Nestor’s Giving Cancer a Run for Its Money

Before January 2018, Nestor Rivera had never even run a 5k. Now, less than two years later, he plans to run the Chicago Marathon with Respiratory Health Association’s Lung Power Team.

“You’d be amazed at what you can train your body to do,” Nestor says. “If you’re just consistent – not perfect – consistent.”

Nestor Rivera running a race

Nestor Rivera is going from couch to marathon in 2 years!

Nestor chose the Lung Power Team because of its mission to fight lung disease. His parents were in their teens when they began smoking. He recalls that his parents were chain smokers from the time he was born to the time he was 9 years old. As a child, he recognized them only with a cigarette in their hand.

But when his sister was diagnosed with thyroid cancer at age 21, they feared the possibility that their secondhand smoke had been a contributing factor in the development of her illness. They quit smoking right then. Then in 2013, Nestor’s mother Milagros went in for a lung biopsy to explore an unusual spot  found during tests. After the biopsy, Nestor got a call that he describes as “absolutely earth-shattering.”

“You think you’re going to get a phone call that says everything has gone routinely. Next thing you know, I got word that one third of her lung is gone.”

Nestor’s mother was diagnosed with stage one lung cancer and had a third of her right lung resected on the very same day. Immediately after the surgery Milagros’ breathing was different, but over time she settled into a new normal. Nestor says she’s now feeling great, and as of a few weeks ago, Milagros has been in remission for almost six years. “It’s amazing what your body can tolerate,” Nestor says.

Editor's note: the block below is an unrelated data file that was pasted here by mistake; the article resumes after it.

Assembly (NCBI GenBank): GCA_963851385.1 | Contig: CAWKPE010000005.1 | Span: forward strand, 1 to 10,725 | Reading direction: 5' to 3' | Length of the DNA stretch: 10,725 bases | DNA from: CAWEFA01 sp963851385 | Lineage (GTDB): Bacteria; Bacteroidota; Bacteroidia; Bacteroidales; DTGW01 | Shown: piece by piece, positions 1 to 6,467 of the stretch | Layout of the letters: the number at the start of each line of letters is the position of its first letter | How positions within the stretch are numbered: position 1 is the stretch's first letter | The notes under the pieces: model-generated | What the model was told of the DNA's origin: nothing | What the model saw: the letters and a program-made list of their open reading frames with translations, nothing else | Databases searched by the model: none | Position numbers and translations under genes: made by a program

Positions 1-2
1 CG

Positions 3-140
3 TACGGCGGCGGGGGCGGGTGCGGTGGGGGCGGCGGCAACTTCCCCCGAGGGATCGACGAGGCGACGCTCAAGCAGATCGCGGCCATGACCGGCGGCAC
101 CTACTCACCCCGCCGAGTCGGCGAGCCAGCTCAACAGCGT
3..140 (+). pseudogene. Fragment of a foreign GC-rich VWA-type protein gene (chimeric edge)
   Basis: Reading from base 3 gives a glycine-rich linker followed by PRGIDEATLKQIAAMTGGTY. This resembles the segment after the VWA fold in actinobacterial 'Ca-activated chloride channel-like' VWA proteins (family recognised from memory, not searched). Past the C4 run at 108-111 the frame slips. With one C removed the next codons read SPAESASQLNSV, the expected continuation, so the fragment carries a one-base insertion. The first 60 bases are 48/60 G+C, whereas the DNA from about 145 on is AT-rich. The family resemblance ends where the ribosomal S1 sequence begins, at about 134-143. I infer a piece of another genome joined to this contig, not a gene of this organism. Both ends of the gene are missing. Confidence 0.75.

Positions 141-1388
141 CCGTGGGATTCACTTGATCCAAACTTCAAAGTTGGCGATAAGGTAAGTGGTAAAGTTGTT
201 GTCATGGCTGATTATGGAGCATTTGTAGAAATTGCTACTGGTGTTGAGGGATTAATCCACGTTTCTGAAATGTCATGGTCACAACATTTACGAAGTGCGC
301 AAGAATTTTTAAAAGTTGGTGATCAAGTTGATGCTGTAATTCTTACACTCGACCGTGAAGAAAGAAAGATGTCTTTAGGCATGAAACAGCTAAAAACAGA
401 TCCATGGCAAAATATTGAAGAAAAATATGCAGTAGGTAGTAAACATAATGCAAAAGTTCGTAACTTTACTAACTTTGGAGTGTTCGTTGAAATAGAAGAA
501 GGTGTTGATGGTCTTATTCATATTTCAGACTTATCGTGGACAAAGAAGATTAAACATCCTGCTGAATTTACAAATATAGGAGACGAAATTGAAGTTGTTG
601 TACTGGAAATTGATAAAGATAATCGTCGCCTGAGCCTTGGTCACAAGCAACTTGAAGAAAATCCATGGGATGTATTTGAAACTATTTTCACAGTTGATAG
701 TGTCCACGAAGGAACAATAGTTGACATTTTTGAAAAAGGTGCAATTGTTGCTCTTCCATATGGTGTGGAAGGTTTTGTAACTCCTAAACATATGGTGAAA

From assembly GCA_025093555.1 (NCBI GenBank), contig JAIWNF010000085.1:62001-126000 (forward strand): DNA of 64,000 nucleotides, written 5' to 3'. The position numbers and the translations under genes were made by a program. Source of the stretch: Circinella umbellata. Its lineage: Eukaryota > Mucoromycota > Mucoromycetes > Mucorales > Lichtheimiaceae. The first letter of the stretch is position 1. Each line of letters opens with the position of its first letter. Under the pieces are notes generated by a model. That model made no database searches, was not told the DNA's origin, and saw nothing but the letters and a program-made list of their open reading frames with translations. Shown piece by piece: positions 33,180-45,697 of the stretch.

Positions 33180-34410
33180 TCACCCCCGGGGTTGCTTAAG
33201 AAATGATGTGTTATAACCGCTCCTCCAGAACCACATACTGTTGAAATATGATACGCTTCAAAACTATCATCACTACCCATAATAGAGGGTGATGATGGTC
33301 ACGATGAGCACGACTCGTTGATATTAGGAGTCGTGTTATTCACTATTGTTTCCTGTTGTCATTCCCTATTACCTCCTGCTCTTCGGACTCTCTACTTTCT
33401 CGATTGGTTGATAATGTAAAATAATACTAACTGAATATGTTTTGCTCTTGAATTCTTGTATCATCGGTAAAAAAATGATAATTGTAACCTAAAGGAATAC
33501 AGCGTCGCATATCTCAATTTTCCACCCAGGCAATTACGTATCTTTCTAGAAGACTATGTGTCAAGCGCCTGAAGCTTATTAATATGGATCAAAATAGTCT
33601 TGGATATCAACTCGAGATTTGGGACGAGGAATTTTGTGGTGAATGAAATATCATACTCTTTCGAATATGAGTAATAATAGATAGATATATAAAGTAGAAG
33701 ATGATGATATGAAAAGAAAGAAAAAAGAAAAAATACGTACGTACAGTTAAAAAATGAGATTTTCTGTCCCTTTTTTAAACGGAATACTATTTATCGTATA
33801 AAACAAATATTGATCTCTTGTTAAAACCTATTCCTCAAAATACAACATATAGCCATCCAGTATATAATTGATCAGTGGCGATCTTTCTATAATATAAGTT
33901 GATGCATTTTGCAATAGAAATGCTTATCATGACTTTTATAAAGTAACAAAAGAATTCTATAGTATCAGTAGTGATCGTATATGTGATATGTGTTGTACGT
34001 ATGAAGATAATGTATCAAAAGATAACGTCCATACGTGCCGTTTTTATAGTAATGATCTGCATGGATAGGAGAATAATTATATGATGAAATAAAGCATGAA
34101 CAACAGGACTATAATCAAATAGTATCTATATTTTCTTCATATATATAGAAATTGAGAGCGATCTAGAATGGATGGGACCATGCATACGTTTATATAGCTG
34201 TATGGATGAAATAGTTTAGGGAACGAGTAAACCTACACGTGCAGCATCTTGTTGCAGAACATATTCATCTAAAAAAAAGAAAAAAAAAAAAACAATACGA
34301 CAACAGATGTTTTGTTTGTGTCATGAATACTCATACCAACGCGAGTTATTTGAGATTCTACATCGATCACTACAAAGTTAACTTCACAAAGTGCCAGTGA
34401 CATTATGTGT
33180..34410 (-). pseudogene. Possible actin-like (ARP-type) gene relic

Nestor Rivera with his parents in Lake Geneva, Wisconsin.

Nestor Rivera is running the Chicago marathon in honor of his mother, a lung cancer survivor.

 

His mother’s diagnosis made a huge impact on Nestor and was part of what spurred him to take up running. He’d never been a smoker, but he began to consider – what are other actions could he take to improve his overall health? Since his first race, the Chicago Cubs Race to Wrigley, Nestor has completed eleven more 5k races, two 10ks and a half marathon. He has three more half marathons on the docket for 2019 before running with the Lung Power Team in the fall.

“If there’s a challenge, I’m gonna take it,” Nestor says. “All you really need are a good pair of shoes. It’s not about getting the best time. It’s about achieving things that you didn’t think were possible.”

Nestor’s fundraising has now hit $3,016.20, putting him in first place towards the Lung Power Team’s $42,000 goal. His advice to fellow fundraisers?

Personalize the message.